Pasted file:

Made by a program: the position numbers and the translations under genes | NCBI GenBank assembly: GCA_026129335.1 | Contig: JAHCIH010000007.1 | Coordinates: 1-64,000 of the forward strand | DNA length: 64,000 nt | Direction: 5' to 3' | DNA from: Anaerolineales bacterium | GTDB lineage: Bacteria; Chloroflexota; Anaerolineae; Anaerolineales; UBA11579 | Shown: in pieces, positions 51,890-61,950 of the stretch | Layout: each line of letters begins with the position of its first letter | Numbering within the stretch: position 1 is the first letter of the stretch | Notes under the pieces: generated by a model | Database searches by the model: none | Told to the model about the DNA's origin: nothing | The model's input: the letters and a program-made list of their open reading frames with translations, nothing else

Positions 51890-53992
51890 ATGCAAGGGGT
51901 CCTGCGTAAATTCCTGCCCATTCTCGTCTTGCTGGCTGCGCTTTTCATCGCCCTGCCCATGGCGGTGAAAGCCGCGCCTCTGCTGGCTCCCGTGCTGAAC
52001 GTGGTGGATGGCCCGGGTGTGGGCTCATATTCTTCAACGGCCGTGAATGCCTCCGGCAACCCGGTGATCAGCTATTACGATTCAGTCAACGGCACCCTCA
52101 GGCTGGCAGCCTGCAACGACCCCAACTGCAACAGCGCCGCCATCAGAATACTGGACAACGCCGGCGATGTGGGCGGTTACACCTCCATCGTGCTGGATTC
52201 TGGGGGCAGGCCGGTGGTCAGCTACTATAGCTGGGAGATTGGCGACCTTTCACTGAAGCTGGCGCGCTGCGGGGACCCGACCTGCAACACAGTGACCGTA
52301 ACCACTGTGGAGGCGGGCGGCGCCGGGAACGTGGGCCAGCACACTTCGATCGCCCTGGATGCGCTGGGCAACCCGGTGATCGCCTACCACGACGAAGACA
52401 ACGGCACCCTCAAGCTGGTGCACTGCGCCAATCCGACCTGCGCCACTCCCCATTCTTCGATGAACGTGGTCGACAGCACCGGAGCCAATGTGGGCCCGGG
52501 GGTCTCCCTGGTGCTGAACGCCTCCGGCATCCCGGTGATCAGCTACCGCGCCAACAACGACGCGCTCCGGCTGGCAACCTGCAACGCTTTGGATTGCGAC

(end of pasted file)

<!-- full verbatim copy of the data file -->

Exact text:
Made by a program: the position numbers and the translations under genes | NCBI GenBank assembly: GCA_026129335.1 | Contig: JAHCIH010000007.1 | Coordinates: 1-64,000 of the forward strand | DNA length: 64,000 nt | Direction: 5' to 3' | DNA from: Anaerolineales bacterium | GTDB lineage: Bacteria; Chloroflexota; Anaerolineae; Anaerolineales; UBA11579 | Shown: in pieces, positions 51,890-61,950 of the stretch | Layout: each line of letters begins with the position of its first letter | Numbering within the stretch: position 1 is the first letter of the stretch | Notes under the pieces: generated by a model | Database searches by the model: none | Told to the model about the DNA's origin: nothing | The model's input: the letters and a program-made list of their open reading frames with translations, nothing else

Positions 51890-53992
51890 ATGCAAGGGGT
51901 CCTGCGTAAATTCCTGCCCATTCTCGTCTTGCTGGCTGCGCTTTTCATCGCCCTGCCCATGGCGGTGAAAGCCGCGCCTCTGCTGGCTCCCGTGCTGAAC
52001 GTGGTGGATGGCCCGGGTGTGGGCTCATATTCTTCAACGGCCGTGAATGCCTCCGGCAACCCGGTGATCAGCTATTACGATTCAGTCAACGGCACCCTCA
52101 GGCTGGCAGCCTGCAACGACCCCAACTGCAACAGCGCCGCCATCAGAATACTGGACAACGCCGGCGATGTGGGCGGTTACACCTCCATCGTGCTGGATTC
52201 TGGGGGCAGGCCGGTGGTCAGCTACTATAGCTGGGAGATTGGCGACCTTTCACTGAAGCTGGCGCGCTGCGGGGACCCGACCTGCAACACAGTGACCGTA
52301 ACCACTGTGGAGGCGGGCGGCGCCGGGAACGTGGGCCAGCACACTTCGATCGCCCTGGATGCGCTGGGCAACCCGGTGATCGCCTACCACGACGAAGACA
52401 ACGGCACCCTCAAGCTGGTGCACTGCGCCAATCCGACCTGCGCCACTCCCCATTCTTCGATGAACGTGGTCGACAGCACCGGAGCCAATGTGGGCCCGGG
52501 GGTCTCCCTGGTGCTGAACGCCTCCGGCATCCCGGTGATCAGCTACCGCGCCAACAACGACGCGCTCCGGCTGGCAACCTGCAACGCTTTGGATTGCGAC